My mortgage statement has an item on it for PMI? Can I get rid of that?   (See list of FAQ's)

PMI is an acronym for Private Mortgage Insurance. It guards the lender if a borrower defaults on the loan and the value of the home is less than what the borrower still owes on the loan. Once you can prove the amount you owe on your home is less than 80% of the home's market value, you can make a case to your lender to drop the PMI.

Has your home value appreciated since you first purchased? Call Houston Appraisal Services, Inc. today at (850) 664-0670 to see if you can save money by removing your Private Mortgage Insurance payment.

How do I get ready for the appraiser?   (See list of FAQ's)

The first step in most appraisals is the property inspection. During this process, we will come to your home and measure it, determine the layout of the rooms inside, confirm all aspects of the home's general condition, and take several photos of your house for inclusion in the report. Is there anything you can do to help? Yes there is! First, be sure we have easy access to the exterior of the house . Trim any landscaping and move any items that would make it difficult to measure the structure. Indoors, make sure the appraiser can easily access items like furnaces and water heaters.

The following items, if available, will help your appraiser to provide a more accurate appraisal in a shorter period of time:
  • Information on the latest purchase of the property in the last three years.
  • Any documents, such as a title policy with information on encroachments or easements encroachments or easements.
  • Any "Homeowners Associations" agreements or, if applicable, condo covenants or fees .
  • Find copies of the current listing agreement, broker's data sheet and, in the event of a pending sale.
  • A bill for your most recent real estate taxes which should also contain a legal description of the property.

How does an appraiser define "Market Value"?   (See list of FAQ's)

In real estate appraising, Market Value is commonly defined as:

"The most probable price (in terms of money) which a property should bring in a competitive and open market under all conditions requisite to a fair sale, the buyer and seller each acting prudently and knowledgeably, and assuming the price is not affected by undue stimulus. Implicit in this definition is the consummation of a sale as of a specified date and the passing of title from seller to buyer under conditions whereby: the buyer and seller are typically motivated; both parties are well informed or well advised, and acting in what they consider their best interests; a reasonable time is allowed for exposure in the open market; payment is made in terms of cash in United States dollars or in terms of financial arrangements comparable thereto; and the price represents the normal consideration for the property sold unaffected by special or creative financing or sales concessions granted by anyone associated with the sale."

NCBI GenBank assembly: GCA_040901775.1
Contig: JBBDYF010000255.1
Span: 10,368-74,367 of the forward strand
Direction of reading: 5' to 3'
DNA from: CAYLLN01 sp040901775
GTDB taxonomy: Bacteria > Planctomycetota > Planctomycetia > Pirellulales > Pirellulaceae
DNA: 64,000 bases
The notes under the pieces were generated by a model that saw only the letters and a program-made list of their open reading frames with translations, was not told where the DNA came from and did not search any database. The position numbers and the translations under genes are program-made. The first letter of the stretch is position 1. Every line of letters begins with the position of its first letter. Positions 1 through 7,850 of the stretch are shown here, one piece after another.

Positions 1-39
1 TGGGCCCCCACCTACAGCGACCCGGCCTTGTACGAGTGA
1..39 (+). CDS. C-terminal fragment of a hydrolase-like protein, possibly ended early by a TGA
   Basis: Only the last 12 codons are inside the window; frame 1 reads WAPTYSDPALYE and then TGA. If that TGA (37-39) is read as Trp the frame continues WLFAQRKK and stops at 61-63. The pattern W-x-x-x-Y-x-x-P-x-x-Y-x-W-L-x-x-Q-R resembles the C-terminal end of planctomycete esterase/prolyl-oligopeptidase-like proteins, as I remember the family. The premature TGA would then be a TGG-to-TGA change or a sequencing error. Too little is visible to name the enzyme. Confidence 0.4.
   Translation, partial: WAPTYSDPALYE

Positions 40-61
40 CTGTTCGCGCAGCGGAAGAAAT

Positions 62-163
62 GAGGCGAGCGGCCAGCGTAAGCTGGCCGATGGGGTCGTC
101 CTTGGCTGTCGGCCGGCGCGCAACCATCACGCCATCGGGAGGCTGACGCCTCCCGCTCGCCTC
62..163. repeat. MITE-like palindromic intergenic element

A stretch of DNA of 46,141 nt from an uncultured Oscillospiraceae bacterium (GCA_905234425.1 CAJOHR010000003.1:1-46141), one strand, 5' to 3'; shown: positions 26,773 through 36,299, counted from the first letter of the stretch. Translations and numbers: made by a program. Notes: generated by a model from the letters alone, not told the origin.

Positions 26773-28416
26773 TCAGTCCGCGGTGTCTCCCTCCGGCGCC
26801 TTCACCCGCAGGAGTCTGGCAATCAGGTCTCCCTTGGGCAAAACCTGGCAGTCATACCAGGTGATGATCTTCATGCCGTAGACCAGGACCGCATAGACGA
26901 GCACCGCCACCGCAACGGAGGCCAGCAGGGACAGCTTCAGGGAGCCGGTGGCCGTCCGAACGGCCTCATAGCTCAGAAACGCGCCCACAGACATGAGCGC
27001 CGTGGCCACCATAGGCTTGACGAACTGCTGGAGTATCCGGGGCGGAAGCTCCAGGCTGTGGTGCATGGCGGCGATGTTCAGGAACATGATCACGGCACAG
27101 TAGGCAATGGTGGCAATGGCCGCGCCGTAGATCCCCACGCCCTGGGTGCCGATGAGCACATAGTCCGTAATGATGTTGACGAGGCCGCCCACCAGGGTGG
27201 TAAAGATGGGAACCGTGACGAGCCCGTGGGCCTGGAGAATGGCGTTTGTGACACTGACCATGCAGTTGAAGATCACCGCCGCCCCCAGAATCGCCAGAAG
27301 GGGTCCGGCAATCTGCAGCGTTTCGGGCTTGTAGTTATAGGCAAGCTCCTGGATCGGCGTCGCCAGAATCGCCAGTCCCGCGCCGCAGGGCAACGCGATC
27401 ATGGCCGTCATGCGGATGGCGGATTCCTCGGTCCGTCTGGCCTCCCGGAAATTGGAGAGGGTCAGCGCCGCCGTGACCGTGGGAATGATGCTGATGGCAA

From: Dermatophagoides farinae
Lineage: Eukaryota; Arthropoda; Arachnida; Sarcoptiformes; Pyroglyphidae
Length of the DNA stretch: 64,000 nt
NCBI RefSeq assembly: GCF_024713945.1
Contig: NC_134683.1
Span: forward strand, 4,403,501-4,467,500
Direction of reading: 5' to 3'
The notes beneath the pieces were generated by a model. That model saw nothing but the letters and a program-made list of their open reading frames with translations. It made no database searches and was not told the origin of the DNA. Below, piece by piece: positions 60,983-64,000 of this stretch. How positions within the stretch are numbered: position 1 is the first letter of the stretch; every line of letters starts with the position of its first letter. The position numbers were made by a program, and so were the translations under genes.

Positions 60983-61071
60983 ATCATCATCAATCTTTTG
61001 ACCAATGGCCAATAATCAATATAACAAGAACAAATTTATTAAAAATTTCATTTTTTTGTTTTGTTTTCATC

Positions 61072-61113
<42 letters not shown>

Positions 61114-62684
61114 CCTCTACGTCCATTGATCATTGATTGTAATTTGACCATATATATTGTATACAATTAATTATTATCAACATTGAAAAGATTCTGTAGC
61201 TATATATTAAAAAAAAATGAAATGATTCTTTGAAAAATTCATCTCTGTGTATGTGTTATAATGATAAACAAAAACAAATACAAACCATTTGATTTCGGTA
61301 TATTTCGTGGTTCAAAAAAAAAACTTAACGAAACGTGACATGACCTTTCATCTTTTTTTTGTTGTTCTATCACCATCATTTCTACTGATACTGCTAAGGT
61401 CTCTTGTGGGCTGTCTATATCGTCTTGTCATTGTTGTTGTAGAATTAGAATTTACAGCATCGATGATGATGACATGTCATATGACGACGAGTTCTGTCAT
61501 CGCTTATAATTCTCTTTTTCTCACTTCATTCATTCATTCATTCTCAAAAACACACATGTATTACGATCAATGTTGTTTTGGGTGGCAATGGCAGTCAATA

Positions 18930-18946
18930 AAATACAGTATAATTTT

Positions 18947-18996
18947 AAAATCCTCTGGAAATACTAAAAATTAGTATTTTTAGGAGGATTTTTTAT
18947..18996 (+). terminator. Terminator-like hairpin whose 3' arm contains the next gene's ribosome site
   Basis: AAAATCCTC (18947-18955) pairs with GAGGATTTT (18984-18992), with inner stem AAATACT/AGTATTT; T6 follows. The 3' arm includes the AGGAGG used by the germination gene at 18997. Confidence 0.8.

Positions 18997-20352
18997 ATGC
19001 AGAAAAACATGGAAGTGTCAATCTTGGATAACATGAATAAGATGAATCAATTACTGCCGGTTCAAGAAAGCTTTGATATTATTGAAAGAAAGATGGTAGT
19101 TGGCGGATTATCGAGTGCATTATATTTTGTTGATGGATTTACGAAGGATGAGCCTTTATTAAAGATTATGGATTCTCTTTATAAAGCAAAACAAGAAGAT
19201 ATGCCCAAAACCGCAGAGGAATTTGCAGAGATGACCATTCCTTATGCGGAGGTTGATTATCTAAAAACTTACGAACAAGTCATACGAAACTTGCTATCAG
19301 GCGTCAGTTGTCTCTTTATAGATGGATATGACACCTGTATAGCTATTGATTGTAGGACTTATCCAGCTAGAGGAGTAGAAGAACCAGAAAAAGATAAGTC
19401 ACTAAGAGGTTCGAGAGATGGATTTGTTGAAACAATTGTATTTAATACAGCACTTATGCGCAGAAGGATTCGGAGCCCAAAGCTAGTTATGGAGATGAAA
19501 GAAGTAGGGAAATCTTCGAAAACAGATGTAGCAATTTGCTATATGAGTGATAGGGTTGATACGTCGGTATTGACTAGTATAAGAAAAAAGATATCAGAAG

Once complete, who actually owns the appraisal report?   (See list of FAQ's)

For mortgage transactions, the lender orders the appraisal, either directly or through a third party. Even though it's the buyer that eventually pays for the report, the lender is the intended user. The buyer is entitled to a copy of the appraisal - it's usually included with all the other closing documents - but is not allowed to use the report for any other purpose without permission from the lender.

It's different when it's the homeowner engaging the appraiser for things outside securing a mortgage. In these cases, the appraiser may define the purpose of the appraisal; for PMI removal, or estate planning or tax challenges, for example. If not stated otherwise, the home owner can do whatever they want with the appraisal.


How can I get the most ROI out of home improvements?   (See list of FAQ's)

The added value of a particular amenity truly depends on the local market. For example, putting in an inline humidifier could be nice in arid regions, but completely useless near the coast!

As a rule, the best ROI from renovating a home comes in the kitchen. One recent study revealed that putting $20,000 into a kitchen remodel would add about $17,500 to the value of the home - or about an 88% return on investment. Bathrooms are right up there with kitchens, returning 85%. On the contrary, something that may not add value would be painting just for the sake of redecorating.